The Curtiss JN-4 "Jenny" is a series of biplane aircraft built by the Curtiss Aeroplane Company of Hammondsport, New York, later the Curtiss Aeroplane and Motor Company. The Curtiss JN series (the common nickname was derived from "JN") was produced as a training aircraft for the U.S. Army although the "Jenny" became the "backbone of American post-war aviation."
The 1st Aero Squadron of the Aviation Section, U.S. Signal Corps received eight JN-2s at San Diego in July 1915. The squadron was transferred to Fort Sill, Oklahoma, in August to work with the Field Artillery School, during which one JN-2 crashed with a fatality. The pilots of the squadron met with its commander, Capt. Benjamin Foulois, to advise that the JN-2 was unsafe because of low power, shoddy construction, lack of stability, and overly sensitive tail rudders. Foulois and his executive officer Capt. Thomas D. Milling disagreed, and flights continued until a second JN-2 crashed on September 5. The JN-2 was grounded until October 14, when it was modified to become a JN-3, two new models of which the squadron received in early September. In March 1916 the eight JN-3s were deployed to Mexico for aerial observation during the Pancho Villa Expedition of 1916–1917.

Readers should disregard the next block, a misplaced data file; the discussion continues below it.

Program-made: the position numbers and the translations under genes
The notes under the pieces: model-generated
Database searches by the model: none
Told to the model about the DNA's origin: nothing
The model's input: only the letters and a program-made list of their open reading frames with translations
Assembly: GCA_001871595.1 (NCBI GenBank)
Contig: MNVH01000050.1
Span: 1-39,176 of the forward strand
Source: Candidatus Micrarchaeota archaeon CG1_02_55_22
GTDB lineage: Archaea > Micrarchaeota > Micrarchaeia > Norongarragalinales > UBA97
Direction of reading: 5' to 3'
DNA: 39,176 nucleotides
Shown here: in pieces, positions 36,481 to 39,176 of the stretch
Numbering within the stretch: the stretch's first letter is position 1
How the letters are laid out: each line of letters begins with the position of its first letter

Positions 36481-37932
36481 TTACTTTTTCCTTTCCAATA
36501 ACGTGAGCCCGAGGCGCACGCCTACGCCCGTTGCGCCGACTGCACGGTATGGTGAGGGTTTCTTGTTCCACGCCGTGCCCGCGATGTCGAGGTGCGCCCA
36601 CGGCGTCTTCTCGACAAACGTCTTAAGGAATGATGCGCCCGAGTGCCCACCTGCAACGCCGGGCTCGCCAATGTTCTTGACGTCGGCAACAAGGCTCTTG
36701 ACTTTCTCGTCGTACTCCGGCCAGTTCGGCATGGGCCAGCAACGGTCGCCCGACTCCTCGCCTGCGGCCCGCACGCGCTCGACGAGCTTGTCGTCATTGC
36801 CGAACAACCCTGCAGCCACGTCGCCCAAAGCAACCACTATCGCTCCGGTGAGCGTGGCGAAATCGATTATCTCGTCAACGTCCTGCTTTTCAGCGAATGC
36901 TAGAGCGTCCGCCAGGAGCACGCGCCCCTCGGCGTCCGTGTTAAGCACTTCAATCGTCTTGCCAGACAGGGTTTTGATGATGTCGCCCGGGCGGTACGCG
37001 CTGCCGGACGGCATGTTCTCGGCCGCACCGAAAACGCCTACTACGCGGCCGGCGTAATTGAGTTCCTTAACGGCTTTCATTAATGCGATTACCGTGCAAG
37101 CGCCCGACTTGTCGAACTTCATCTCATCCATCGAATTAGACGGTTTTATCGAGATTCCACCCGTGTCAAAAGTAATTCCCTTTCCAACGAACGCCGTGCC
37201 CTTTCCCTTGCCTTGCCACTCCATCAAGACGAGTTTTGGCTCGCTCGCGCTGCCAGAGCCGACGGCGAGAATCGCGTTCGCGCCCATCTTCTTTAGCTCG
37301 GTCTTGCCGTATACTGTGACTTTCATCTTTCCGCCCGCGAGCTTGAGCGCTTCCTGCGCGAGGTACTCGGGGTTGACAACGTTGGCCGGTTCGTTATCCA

The Curtiss JN-4 is possibly North America's most famous World War I aircraft. It was widely used during World War I to train beginning pilots. The Canadian version was the JN-4 (Can), also known as the "Canuck", and was built with a control stick instead of the Deperdussin control wheel used in the regular JN-4 model, as well as usually having a somewhat more rounded rudder outline than the American version. The U.S. version was called "Jenny". It was a twin-seat (student in front of instructor) dual control biplane. Its tractor prop and maneuverability made it ideal for initial pilot training with a 90 horsepower (67 kW) Curtiss OX-5 V8 engine giving a top speed of 75 miles per hour (121 km/h) and a service ceiling of 6,500 feet (2,000 m). The Curtiss factory in Buffalo, NY was the largest airplane factory in the world.